yellow….along the way….

The prairie had a name…posted on a wooden placard roadside…west of Flagstaff and east of Williams…close to my destination and far, far away from home…that elemental and figurative place that exists in heart and mind…and has an elusive definition that encompasses both desire and acceptance….

Yellow wildflowers in a field of prairie grass east of Williams, Arizona

the bird and the butterfly….

It feels like ages since I’ve been here…..

Hummingbird on Century Plant blossom

….here on the blog, that is.

The weather has been rather extreme for hiking down here in the desert valley…I heard that four or five people died because of the heat a few weeks ago….not a good thing…oppressive, nasty, raunchy heat…..

Tiger Swallowtail butterfly on Century Plant blossom

So last weekend I headed north…waaaay north…twenty five miles west of Flagstaff…the high was only 85 degrees…spent six hours hiking a sweet loop-trail that skirted the northern parts of Sycamore Canyon.  With about an hour of the hike remaining, I came across a section of the forest that had six or eight of these Century Plants…Agave americana…just kind of hanging-out, real bright and everything in the middle of the otherwise dark green forest….the blossoms on this particular plant were easily eight feet above the ground.

roses in “rowses”

The western edge of metropolitan Phoenix is covered in various agricultural plots, fields and fields of sundry growing things, from acres of palm trees, salt-cedar trees, wheat (or some other grain), corn, cotton, carrots (recently harvested), onions, alfalfa….

Field of roses portrait

…and roses….

Field of roses landscape

…fields of them….

Flowers and clouds

….rows of them….

Fullness of pink roses

….rows(es) and rows(es) of roses….

Line of sight roses

“….red and yellow, (pink) and white….they are precious in (my) sight….”

Mountains and roses

A wrong turn last Sunday brought me to this bit of sweet serendipity….the northeast corner of Reems and Olive for any local readers….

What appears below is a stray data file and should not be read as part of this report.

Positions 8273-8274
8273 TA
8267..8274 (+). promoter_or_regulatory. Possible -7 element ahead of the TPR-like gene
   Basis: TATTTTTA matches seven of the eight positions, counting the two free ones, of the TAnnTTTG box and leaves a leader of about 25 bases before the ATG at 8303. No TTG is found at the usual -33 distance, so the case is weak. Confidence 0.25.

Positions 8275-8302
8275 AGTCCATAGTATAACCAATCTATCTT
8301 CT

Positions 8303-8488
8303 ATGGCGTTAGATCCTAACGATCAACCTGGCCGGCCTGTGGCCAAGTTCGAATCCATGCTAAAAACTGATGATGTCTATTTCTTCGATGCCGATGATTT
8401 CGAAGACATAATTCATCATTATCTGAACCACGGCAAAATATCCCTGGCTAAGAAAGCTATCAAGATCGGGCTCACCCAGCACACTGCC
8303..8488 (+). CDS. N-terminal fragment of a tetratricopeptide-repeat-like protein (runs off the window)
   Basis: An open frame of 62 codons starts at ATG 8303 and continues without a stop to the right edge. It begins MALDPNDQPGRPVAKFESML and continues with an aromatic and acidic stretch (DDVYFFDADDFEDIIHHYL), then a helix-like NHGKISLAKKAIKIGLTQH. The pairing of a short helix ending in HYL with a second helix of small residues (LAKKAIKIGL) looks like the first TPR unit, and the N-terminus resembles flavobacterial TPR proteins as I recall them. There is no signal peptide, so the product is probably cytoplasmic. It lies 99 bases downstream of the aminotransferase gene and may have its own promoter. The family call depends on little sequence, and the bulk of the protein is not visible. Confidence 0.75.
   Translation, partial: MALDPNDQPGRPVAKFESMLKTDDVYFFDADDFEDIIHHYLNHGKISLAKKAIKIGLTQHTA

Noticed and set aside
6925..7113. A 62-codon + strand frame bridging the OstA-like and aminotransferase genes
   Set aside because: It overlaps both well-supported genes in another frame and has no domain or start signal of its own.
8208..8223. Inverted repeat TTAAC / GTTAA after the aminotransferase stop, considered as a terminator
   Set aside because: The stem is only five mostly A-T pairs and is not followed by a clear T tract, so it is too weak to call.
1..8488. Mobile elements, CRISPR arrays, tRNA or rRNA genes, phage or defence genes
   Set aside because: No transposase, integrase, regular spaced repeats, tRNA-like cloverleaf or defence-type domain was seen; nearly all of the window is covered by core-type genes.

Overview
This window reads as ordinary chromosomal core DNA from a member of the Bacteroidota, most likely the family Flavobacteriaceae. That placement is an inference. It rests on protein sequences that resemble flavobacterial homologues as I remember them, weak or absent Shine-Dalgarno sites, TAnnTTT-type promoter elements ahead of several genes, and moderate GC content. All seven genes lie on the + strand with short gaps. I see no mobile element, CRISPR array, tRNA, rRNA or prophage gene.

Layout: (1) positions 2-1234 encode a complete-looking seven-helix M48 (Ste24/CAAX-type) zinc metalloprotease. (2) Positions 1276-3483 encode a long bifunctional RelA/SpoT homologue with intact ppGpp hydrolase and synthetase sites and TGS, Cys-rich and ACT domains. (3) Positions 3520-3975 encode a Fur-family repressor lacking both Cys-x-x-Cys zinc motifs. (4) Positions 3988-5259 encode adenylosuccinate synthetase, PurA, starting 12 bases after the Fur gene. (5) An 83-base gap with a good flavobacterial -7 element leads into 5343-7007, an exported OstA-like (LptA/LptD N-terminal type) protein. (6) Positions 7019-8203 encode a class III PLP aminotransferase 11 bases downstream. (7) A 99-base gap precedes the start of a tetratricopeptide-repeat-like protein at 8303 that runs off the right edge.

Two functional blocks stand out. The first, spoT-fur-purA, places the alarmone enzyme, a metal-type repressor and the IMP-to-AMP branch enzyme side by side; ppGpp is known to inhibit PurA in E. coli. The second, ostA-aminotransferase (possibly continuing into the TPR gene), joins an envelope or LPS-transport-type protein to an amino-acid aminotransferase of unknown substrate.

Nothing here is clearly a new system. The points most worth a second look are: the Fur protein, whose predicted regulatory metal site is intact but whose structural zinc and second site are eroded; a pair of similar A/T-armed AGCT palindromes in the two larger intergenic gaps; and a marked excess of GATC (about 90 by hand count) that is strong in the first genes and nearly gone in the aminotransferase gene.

One pink rose

I slowed down a bit to admire the fields, clouds, and the bright sky, and knew that I had to return with my camera in quick minutes to capture what I had hoped would be some amazing photographs.

Red and white centered

By the time I did return, maybe 15-20 minutes later, the clouds were piling closer to one another and the blue patches of sky were becoming fewer and fewer…and then blue was gray and the light was good for some photos and not for others.

Soft white roses

I’m not sure how long I was actually out there, stepping gently between the rows, crouching among the thorns, and muddying my shoes a bit in the process….

Rich red rose buds

…but I left with over 100 photos….

Rose bushes inside view

….and managed to whittle the prizes down to these few….

Roses in stages

As always….thank you for visiting….

Sonora Desert Morning

…the trail rounds rocky corners and hiding hills and rises gently from the desert floor as the sun eases from below the far horizon and lights anew this sharp and prickly land…the glow and flare inside the lens is equaled among the red spines and golden stems of cacti and brush and grass alike…the morning fire quietly waking the harshly coated earth…sweet light fading soon with the ascent of day….

Sonora Desert Morning

desert deja vu

I’ve only been hiking about two dozen times since I moved back to Arizona almost two years ago, and all of the hikes have been on different trails…or on different sections of the same larger trail…with very little overlap of covering those sections, and on only one occasion, hiking the exact same trail.  When I was hiking in Utah, I covered many of the trails several times, five or six times, and even more than ten times on another two trails…they were compelling locations with easy and quick access, short drives from the house, where minutes later I would find myself in the woods…alone, or with very little company.

You might remember from various earlier posts that I’ve hiked several segments of the Black Canyon Trail…and on some of those occasions, I went past the “formal” or designated section’s length and continued onward for another mile or two onto the next section….this is some of the “overlap” that I mentioned above.

Rolling desert hills of Arizona Sonora Desert